As European countries involve themselves in regulating kosher meat, the scandal involving horsemeat found in Europe continues to grow.
Environment Secretary Owen Paterson is due to meet food industry representatives for the second time in a week to discuss the horsemeat crisis.
Mr Paterson told the Commons on Monday that it appeared "criminal activity" had been at the heart of the scandal.
MPs will discuss the issue after Labour called a debate on Tuesday afternoon.
It comes after some Tesco Everyday Value spaghetti bolognese, withdrawn from sale last week, was found to contain 60% horsemeat.
Joshua Gelernter discusses kosher meat regulation.
The English tried expulsion, the Italians tried ghettos, the Spanish had the Inquisition. The Russians had the Pale of Settlement. The Germans had gas chambers. And after the Germans were stopped, having got only half the job done, Europe’s better elements thought that perhaps enough was enough. For the first time in its collective history, overt Jew hatred was shunned in polite European society.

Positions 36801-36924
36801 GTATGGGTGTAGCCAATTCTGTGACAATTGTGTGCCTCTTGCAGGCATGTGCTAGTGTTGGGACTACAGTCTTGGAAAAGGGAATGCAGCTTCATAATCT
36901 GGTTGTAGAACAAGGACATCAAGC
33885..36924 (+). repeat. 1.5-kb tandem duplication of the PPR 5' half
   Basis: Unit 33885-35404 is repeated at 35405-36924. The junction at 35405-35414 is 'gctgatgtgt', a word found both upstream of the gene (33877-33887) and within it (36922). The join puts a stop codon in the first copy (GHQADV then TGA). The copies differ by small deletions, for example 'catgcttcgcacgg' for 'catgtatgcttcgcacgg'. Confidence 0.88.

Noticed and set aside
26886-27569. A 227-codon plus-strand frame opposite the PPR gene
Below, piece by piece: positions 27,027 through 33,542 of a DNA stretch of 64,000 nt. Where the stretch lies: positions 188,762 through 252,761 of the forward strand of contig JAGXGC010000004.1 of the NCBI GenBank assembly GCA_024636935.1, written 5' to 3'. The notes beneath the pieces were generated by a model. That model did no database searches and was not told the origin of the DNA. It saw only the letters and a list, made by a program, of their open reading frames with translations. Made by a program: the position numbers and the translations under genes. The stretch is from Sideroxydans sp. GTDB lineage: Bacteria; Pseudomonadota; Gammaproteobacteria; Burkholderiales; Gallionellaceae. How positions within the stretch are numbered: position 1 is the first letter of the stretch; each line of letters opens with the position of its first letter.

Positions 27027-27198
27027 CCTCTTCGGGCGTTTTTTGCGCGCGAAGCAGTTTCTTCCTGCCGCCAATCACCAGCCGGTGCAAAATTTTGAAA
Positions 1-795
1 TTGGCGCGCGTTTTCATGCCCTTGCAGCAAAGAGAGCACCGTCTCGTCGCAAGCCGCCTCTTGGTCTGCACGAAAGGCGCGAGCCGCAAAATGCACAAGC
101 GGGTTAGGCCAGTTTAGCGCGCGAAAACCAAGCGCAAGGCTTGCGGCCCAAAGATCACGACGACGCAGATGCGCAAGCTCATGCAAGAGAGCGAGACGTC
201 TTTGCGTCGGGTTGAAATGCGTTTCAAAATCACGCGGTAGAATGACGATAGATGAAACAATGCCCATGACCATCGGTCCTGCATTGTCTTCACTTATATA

And so, Europe’s profound (Freudian?) Semite-loathing needed other outlets. The number-one outlet these days is, of course, spewing bile at Israel. But another, more fringe, outlet is obstructing Jews’ religion. Mainly, by outlawing kosher meat.
Kosher slaughter of animals is illegal in Switzerland, Sweden, Norway and Iceland, where laws require that animals be stunned before being killed. A similar ban is being accommodated in Holland and discussed in Britain. The two sides of this fight, as it’s understood by Europeans, are supporters of religious freedom on the one hand and opponents of animal cruelty on the other.
Everyone who sees the argument that way misses the point. The regulations of kosher slaughter aren’t an archaic religious tradition flying in the face of “animal rights”; they’re PETA’s progenitor.